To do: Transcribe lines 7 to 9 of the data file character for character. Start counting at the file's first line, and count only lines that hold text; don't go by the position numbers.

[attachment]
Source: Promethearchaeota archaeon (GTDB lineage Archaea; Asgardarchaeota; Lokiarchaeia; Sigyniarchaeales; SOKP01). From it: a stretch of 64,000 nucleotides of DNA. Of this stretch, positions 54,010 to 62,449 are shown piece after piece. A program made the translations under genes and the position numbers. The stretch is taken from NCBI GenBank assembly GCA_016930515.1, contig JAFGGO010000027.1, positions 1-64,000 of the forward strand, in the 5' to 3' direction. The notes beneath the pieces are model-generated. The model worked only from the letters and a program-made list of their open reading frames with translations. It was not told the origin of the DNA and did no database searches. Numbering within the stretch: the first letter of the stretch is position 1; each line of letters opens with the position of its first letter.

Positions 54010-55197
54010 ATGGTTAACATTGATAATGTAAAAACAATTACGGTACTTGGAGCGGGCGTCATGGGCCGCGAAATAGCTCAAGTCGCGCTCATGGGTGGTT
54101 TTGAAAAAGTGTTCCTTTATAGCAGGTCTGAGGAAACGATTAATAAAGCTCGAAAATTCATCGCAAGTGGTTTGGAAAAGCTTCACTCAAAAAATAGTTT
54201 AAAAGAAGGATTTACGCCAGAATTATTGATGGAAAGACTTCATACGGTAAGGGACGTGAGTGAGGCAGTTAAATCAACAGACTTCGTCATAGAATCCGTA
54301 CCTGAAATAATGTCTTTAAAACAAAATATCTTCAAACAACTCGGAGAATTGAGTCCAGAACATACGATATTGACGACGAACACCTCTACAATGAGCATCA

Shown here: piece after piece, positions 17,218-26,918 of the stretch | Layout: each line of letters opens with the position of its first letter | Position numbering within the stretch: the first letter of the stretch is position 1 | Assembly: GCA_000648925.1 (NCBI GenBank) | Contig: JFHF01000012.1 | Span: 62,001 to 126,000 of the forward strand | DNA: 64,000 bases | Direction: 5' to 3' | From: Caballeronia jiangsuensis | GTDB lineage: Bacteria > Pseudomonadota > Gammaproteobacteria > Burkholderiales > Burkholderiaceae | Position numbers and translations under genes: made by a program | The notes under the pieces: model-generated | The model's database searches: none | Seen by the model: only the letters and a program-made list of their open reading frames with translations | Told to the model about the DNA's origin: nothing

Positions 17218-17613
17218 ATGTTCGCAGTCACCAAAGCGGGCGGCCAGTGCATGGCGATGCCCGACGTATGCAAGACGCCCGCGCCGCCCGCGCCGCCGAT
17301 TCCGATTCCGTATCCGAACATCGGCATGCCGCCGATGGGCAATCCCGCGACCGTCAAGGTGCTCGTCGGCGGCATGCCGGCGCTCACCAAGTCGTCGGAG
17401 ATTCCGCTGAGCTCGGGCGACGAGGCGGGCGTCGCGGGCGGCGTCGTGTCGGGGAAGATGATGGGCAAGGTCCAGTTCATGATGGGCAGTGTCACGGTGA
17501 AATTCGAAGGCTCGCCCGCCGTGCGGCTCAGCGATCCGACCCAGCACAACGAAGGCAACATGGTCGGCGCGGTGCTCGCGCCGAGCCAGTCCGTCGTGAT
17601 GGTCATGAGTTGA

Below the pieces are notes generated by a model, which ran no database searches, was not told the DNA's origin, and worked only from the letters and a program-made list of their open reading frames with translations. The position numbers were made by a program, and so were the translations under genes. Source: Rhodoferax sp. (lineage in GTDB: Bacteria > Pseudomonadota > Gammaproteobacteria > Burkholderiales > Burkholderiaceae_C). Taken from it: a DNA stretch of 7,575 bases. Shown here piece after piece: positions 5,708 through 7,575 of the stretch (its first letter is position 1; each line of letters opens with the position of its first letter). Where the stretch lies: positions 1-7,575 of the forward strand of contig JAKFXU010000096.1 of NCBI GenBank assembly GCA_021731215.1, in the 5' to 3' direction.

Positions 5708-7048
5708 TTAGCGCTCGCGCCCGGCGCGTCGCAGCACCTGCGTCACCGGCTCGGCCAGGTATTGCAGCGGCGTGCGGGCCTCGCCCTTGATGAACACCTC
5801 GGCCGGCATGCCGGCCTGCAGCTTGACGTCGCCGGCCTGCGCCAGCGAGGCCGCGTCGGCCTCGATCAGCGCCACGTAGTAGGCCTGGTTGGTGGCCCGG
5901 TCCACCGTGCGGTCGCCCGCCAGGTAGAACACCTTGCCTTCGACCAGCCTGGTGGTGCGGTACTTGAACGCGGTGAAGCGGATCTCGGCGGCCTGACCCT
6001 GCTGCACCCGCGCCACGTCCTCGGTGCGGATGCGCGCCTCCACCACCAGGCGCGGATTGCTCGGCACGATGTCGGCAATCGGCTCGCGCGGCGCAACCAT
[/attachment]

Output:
Shown here: piece after piece, positions 17,218-26,918 of the stretch | Layout: each line of letters opens with the position of its first letter | Position numbering within the stretch: the first letter of the stretch is position 1 | Assembly: GCA_000648925.1 (NCBI GenBank) | Contig: JFHF01000012.1 | Span: 62,001 to 126,000 of the forward strand | DNA: 64,000 bases | Direction: 5' to 3' | From: Caballeronia jiangsuensis | GTDB lineage: Bacteria > Pseudomonadota > Gammaproteobacteria > Burkholderiales > Burkholderiaceae | Position numbers and translations under genes: made by a program | The notes under the pieces: model-generated | The model's database searches: none | Seen by the model: only the letters and a program-made list of their open reading frames with translations | Told to the model about the DNA's origin: nothing

Positions 17218-17613
17218 ATGTTCGCAGTCACCAAAGCGGGCGGCCAGTGCATGGCGATGCCCGACGTATGCAAGACGCCCGCGCCGCCCGCGCCGCCGAT